And in this view we may see, I think, why it is, that the Churches of Christendom have experienced so many frowns, and such long and distressing darkness, in ages that are past. They have neglected and abused the institutions of the Saviour; and especially that which has been considered in this disWhile the primitive Churches were faithful in this important work, and labored to spread the knowledge of the truth, they enjoyed constant and evident tokens of the Divine favour. They "walked in the fear of the Lord, and in the comforts of the Holy Ghost, and were greatly multiplied." But when they began to decline from their duty, and, instead of wasting their strength in the service of the. gospel, were disposed to waste it in biting and devouring one another, they forfeited of course the approbation of their Lord, and he began to visit them with the rod of his wrath. And as their declension from duty continued, they became more and more deserted and afflicted, and one candlestick after another was removed out of its place, till their light and comfort were at length succeeded by ages and centuries of most distressing darkness.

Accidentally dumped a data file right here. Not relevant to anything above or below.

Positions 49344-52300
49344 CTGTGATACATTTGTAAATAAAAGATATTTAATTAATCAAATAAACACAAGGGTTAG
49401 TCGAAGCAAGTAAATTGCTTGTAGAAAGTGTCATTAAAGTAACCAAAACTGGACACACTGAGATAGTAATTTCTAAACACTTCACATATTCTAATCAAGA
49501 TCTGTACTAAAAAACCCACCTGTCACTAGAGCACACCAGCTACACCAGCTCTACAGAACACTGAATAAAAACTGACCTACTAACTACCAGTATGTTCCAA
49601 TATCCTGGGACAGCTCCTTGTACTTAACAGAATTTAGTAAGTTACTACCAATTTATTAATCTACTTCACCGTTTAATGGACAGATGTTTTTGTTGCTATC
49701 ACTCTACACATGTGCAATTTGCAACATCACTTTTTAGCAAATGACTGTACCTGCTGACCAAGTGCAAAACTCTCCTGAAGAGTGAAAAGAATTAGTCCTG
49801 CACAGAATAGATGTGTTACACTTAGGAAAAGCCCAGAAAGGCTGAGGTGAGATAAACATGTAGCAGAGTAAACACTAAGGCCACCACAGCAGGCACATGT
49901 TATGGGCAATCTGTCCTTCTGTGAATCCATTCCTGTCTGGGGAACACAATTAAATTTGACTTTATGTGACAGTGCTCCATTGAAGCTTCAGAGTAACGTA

3. In view of the principles which have been established we may see why it is, that those portions: of the Christian Church have been the most highly favoured, and have exhibited the brightest evidences of grace, which have been most engaged for the spread of the gospel.-Of the truth of the fact here stated, the history of the Church furnishes abundant evidence. From the eighth to the sixteenth century of the Christian era was emphatically "an iron age," and a season of deep spiritual darkness. And it is observable, that nearly all the rays which glimmered upon the gloom of this long and dreadful night